The government had argued that assertions of irreparable injury were speculative 'because it is unknown whether CITA will actually impose safeguards. The court disagrees. The irreparable harm suffered by plaintiff arises directly from CITA's mere acceptance of threat-based requests, since such acceptance makes it necessary for plaintiff's members to detrimentally alter their 2005 business plans,' the trade court said.
'Moreover, contrary to (the government's) assertion, this irreparable harm is ongoing because plaintiff's members typically place about 30 percent of their orders for the second half of 2005 by January 2005. Thus, a full 70 percent of plaintiff's members' orders for this period remain in limbo as a result of CITA's actions,' Goldberg explained.
The International Trade Court then suggested how USA-ITA's allegation of CITA's overstepping its mandate might play out. 'The scope of the plaintiff's complaint clearly exceeds that of the requested preliminary injunction. In its complaint, plaintiff has raised an important question as to whether CITA's delegated authority to administer textile agreements includes the authority to issue regulations pursuant to China's Accession Agreement (to the World Trade Organization). Whether a WTO accession agreement is a 'textile agreement' within the meaning of 7 U.S.C. 1854 is a question of first impression. If plaintiff is fully successful on the merits of the case, CITA's China Textile Safeguard Regulations will be invalidated in toto,' Goldberg warned.
'Such an order would far exceed the more limited scope of the requested preliminary injunction. As such, the balance of the (apparel importers') hardships tips in favor of granting preliminary injunction relief,' the trade court said.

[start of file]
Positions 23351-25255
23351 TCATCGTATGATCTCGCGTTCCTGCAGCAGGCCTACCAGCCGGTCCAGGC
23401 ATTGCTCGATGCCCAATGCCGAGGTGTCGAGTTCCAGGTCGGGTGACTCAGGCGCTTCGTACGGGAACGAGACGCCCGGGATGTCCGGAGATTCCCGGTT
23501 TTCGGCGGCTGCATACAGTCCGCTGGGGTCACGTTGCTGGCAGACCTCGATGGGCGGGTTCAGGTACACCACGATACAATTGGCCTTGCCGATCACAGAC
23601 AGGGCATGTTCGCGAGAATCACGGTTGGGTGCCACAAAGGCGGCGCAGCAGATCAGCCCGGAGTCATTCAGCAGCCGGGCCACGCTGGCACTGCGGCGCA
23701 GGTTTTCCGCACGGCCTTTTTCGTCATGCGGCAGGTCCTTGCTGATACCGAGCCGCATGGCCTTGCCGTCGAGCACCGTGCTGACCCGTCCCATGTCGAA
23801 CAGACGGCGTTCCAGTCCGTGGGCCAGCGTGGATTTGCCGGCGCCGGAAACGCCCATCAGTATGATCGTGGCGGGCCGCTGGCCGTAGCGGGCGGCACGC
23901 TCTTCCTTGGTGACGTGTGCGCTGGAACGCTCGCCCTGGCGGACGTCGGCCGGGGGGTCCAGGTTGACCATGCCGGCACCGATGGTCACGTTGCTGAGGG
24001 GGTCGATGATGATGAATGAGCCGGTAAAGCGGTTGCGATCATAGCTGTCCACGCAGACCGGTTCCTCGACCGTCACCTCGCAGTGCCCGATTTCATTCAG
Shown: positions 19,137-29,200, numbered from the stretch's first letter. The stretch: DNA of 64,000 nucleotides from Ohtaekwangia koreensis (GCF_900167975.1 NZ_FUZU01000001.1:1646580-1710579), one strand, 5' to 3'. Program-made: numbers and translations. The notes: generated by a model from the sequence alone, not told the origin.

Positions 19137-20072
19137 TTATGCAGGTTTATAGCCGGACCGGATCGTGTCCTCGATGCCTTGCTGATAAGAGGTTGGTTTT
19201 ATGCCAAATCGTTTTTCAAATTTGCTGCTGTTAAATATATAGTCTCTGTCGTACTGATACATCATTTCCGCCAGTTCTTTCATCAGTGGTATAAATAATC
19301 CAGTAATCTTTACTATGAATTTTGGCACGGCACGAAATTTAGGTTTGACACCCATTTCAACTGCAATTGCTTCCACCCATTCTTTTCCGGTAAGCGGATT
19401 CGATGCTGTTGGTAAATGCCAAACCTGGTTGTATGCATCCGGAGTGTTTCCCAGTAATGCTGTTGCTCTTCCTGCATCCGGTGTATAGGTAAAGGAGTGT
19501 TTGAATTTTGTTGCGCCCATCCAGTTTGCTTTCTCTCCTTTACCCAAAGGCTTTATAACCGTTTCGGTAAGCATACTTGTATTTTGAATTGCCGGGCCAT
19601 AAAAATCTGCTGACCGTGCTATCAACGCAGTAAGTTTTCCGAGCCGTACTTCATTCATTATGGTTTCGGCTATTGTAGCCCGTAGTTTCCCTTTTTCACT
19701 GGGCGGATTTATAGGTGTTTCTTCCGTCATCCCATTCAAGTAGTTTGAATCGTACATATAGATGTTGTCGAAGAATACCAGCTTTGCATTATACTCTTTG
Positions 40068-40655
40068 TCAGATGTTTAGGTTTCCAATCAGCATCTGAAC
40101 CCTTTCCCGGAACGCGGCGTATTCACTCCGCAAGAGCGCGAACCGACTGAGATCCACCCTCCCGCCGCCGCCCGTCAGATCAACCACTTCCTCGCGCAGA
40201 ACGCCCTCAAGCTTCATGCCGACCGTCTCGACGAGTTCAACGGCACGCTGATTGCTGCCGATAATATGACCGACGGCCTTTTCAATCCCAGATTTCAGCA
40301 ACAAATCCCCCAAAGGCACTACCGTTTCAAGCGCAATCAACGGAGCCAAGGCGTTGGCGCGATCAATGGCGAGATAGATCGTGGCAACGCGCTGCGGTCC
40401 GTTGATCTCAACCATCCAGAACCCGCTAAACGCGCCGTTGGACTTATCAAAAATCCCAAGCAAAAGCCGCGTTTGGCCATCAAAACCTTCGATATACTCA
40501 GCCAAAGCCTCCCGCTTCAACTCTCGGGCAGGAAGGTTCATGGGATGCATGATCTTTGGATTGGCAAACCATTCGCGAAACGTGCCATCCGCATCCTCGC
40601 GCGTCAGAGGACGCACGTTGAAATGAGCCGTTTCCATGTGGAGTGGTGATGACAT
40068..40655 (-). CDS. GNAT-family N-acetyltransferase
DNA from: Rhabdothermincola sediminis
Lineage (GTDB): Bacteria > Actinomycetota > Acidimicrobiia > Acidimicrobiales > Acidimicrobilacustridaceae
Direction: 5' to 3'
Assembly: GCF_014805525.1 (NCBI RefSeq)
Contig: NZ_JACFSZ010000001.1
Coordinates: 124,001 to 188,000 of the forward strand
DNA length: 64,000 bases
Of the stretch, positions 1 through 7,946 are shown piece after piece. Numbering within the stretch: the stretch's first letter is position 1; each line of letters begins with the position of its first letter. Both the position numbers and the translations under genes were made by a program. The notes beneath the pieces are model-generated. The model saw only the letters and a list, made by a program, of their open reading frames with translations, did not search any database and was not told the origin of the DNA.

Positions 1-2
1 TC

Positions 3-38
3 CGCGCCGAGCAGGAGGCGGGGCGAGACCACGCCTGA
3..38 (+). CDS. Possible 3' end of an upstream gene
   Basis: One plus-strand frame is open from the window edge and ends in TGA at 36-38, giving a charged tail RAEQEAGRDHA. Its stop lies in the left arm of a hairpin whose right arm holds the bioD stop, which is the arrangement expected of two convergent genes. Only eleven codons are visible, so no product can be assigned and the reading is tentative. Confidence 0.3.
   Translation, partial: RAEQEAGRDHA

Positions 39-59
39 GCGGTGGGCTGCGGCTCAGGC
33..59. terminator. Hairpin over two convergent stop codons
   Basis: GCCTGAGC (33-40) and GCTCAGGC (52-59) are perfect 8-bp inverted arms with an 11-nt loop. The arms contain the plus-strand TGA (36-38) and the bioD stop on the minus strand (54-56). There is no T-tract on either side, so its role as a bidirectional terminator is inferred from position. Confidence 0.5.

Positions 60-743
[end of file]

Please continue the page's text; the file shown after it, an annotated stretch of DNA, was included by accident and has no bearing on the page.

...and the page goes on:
'CITA's ability to administer the terms of a WTO accession agreement is a novel question,' Goldberg added. Before that issue can be considered by the trade court, 'injunctive relief in this case will not impede CITA's ability to impose textile-specific safeguards ' accordingly, the public interest will be served by issuance of the requested injunction,' he said.
Goldberg's ruling made immediate headlines around the world. The Telegraph, a newspaper in Calcutta, India, quoted unnamed U.S. textile manufacturers as saying the trade court's injunction 'could further hurt beleaguered U.S. factory jobs.'
The Taipei Times Sunday said, 'the action by a federal court in New York comes as U.S. textile makers brace for an even greater surge of Chinese apparel imports when decades-old, worldwide quotas expired yesterday.'
TurkishPress.com reported: 'the ruling leaves the door open to an unchecked increase in Chinese goods' and 'dashes hopes for an immediate move by Washington to allow for only gradual increases in Chinese imports.'
One trade group representing U.S. textile manufacturers lost no time in publicly opposing Goldberg's granting of an injunction. 'It is imperative that the U.S. government appeal this flawed decision as soon as possible,' and that 'the appellate process be expeditious so that the U.S. government's consideration of the threat-based petitions already filed will not be delayed,' said the American Manufacturing Trade Action Coalition (AMTAC).
If not overturned on appeal, the ruling by the International Trade Court 'could open the door to allowing China to gain a monopoly share of the U.S. textile and apparel market in short order, threatening the economic livelihood of nearly 700,000 U.S. workers,' AMTAC asserted.
For the full text of Judge Goldberg's ruling, see Slip Opinion 04-162, Court Docket No. 04-00598, on the Web site of the U.S. Court of International Trade, http://www.cit.uscourts.gov.